Engineers hunting for a way to make electronics more sustainable have hit on a novel invention - a semiconductor chip made almost entirely out of wood.
The idea is that instead of making chips from petroleum-based plastic, we'd be able to use cellulose nanofibril - a flexible, biodegradable material that's made from plants. "The majority of material in a chip is support. We only use less than a couple of micrometers for everything else," said Zhenquang Ma, who lead the team.
The researchers have been studying bio-based polymers for more than a decade. While they showed some promise, there were a couple of key problems - wood's rough surface, and how it responds to moisture and heat.
"You don't want it to expand or shrink too much. Wood is a natural hydroscopic material and could attract moisture from the air and expand," said Zhiyong Cai, who also contributed to the discovery. "With an epoxy coating on the surface of the [material], we solved both the surface smoothness and the moisture barrier."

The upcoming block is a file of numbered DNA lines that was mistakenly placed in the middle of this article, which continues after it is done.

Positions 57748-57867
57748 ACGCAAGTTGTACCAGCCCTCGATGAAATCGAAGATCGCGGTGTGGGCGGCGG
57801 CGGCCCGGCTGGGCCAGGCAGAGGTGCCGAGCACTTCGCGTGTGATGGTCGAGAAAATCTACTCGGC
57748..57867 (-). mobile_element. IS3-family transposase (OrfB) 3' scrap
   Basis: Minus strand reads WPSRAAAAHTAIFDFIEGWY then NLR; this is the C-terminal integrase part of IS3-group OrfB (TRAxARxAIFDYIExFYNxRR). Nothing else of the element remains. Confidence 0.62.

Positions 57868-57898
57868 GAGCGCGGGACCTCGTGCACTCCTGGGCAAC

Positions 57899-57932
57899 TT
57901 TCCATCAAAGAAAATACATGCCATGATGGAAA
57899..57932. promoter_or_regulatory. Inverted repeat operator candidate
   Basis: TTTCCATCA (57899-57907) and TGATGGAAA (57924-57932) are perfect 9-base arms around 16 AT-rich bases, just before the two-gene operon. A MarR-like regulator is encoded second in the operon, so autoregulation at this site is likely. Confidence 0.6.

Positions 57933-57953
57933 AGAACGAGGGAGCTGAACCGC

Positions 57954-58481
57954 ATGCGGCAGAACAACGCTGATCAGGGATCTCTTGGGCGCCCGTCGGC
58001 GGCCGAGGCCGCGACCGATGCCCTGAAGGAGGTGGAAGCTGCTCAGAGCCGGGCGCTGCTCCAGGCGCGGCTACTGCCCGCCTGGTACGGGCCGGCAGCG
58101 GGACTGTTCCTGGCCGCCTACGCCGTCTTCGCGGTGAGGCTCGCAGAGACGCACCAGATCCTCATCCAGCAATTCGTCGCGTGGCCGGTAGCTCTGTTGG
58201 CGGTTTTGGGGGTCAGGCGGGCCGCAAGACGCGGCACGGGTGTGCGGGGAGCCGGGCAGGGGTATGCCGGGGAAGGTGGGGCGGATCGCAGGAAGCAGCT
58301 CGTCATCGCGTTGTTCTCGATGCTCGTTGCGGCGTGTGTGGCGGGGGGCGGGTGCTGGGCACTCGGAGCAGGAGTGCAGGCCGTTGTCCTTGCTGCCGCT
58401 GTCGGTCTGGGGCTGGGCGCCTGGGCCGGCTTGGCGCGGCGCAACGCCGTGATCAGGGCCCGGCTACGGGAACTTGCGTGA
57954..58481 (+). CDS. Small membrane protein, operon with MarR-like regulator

The result is a bio-based chip, which is not only flexible enough to use in consumer electronics but an order of magnitude more environmentally-friendly. "The chips are so safe you can put them in the forest and fungus will degrade it. They become as safe as fertilizer," said Ma.
He added: "Mass-producing current semiconductor chips is so cheap, and it may take time for the industry to adapt to our design. But flexible electronics are the future, and we think we're going to be well ahead of the curve."
The research was published in Nature Communications (opens in new tab).